Police engaged with staff, iwi, and the wider community to gain feedback to support any refinements which would ensure the success of this model in practice.

Public feedback was welcomed over a four-week engagement period to make sure the model works in our communities and that people understood what we are doing to keep them and their communities safe. 



Tactical Response Model: Evaluation Report shows positive impact

An evaluation of the Tactical Response Model (TRM) by the Evidence Based Policing Centre shows the trial phase recorded fewer assaults and injuries to frontline staff, and fewer incidents requiring use of force.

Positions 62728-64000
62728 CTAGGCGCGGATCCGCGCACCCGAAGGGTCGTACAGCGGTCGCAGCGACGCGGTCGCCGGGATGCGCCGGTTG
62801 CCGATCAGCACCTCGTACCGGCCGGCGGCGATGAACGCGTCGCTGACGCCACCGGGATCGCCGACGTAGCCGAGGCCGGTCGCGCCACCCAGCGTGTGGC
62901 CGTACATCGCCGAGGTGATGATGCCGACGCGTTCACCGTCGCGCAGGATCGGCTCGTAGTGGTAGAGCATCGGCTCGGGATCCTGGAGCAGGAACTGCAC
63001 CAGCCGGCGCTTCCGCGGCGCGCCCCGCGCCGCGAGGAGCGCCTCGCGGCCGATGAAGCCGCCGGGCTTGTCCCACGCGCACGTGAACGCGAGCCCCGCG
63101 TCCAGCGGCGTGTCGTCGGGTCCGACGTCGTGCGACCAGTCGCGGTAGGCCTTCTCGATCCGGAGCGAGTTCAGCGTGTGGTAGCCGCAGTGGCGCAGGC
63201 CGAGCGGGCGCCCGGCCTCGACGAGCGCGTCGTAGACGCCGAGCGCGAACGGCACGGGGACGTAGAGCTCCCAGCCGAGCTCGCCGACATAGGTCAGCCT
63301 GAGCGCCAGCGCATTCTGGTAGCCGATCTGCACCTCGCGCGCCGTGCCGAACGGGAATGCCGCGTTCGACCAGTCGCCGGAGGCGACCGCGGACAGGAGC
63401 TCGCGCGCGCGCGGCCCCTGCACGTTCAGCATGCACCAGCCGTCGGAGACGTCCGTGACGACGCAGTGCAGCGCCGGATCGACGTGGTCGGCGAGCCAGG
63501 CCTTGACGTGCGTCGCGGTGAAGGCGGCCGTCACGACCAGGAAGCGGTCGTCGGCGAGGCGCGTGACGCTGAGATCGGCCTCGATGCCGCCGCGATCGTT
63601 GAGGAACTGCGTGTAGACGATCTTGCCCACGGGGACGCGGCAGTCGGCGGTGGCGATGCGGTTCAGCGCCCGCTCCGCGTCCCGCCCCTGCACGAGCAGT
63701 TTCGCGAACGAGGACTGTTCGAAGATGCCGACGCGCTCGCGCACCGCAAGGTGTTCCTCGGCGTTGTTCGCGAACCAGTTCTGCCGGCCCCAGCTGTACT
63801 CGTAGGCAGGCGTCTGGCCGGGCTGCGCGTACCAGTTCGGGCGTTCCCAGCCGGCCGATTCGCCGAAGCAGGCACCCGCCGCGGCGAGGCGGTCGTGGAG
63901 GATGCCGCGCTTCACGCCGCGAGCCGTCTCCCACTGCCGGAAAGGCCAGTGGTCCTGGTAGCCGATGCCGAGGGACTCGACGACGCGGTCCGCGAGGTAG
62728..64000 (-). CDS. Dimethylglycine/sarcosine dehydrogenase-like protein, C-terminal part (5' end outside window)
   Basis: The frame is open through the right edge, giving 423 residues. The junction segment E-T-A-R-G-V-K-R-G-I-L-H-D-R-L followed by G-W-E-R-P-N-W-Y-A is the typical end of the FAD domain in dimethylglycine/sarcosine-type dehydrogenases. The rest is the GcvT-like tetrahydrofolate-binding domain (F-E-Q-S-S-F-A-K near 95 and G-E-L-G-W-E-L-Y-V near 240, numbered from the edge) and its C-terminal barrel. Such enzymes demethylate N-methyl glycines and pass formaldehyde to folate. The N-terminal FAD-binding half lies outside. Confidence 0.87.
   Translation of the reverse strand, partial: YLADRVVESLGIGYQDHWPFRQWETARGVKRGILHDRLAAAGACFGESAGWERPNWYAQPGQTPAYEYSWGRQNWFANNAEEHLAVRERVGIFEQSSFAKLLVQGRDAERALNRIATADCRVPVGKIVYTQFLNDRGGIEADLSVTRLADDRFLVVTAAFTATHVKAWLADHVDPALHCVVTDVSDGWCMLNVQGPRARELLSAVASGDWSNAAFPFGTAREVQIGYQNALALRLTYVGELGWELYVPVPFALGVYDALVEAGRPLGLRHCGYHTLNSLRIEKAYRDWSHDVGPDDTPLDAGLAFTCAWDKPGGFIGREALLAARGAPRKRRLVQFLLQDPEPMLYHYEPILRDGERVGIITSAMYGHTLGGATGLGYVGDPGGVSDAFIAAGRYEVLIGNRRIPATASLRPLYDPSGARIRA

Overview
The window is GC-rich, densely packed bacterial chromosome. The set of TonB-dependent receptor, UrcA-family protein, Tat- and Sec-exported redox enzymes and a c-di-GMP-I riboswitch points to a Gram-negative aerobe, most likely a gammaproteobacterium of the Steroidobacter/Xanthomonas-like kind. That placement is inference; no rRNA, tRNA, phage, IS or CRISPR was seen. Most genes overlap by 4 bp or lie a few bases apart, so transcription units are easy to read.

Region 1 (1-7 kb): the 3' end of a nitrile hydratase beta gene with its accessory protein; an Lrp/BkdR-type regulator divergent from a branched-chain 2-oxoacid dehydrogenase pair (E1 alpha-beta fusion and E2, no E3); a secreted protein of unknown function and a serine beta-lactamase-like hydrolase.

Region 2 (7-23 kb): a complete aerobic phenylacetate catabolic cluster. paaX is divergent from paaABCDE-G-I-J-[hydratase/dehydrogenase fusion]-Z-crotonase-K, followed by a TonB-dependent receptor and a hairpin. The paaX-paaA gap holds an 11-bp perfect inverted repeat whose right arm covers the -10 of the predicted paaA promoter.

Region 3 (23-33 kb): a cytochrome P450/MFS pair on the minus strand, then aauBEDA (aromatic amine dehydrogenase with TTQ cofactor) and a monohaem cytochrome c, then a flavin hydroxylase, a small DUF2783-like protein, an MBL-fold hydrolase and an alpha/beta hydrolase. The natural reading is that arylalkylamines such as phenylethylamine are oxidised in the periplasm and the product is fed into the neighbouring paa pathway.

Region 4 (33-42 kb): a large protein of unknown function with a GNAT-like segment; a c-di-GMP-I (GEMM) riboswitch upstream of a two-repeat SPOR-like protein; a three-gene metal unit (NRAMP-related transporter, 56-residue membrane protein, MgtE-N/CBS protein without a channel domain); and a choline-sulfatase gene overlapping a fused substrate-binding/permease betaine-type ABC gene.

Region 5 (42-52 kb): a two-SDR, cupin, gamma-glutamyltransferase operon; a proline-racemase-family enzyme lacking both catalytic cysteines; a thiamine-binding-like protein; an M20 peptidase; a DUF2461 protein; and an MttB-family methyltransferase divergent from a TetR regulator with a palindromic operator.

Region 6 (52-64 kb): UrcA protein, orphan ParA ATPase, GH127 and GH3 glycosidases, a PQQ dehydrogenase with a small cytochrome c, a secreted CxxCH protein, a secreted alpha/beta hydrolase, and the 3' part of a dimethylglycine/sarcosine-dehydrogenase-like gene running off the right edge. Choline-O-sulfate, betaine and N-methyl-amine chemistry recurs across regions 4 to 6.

The Tactical Response Model is a key component of the larger Frontline Safety Improvement Programme. The TRM is a complete safety system created with, and for, frontline Police and the communities they serve.

Running in trial format in four districts – Northland, Counties-Manukau, Waikato and Central – since November 2021, TRM provides enhanced tactical training, improved frontline access to specialist capability, and a risk-based deployment and intelligence framework.

Between 1 January and 30 June 2023, the Evidence-Based Policing Centre evaluated the model, focussing on how it was implemented within districts and whether it improved the safety and wellbeing of Police staff and the public.


Research into tactical options in the current policing environment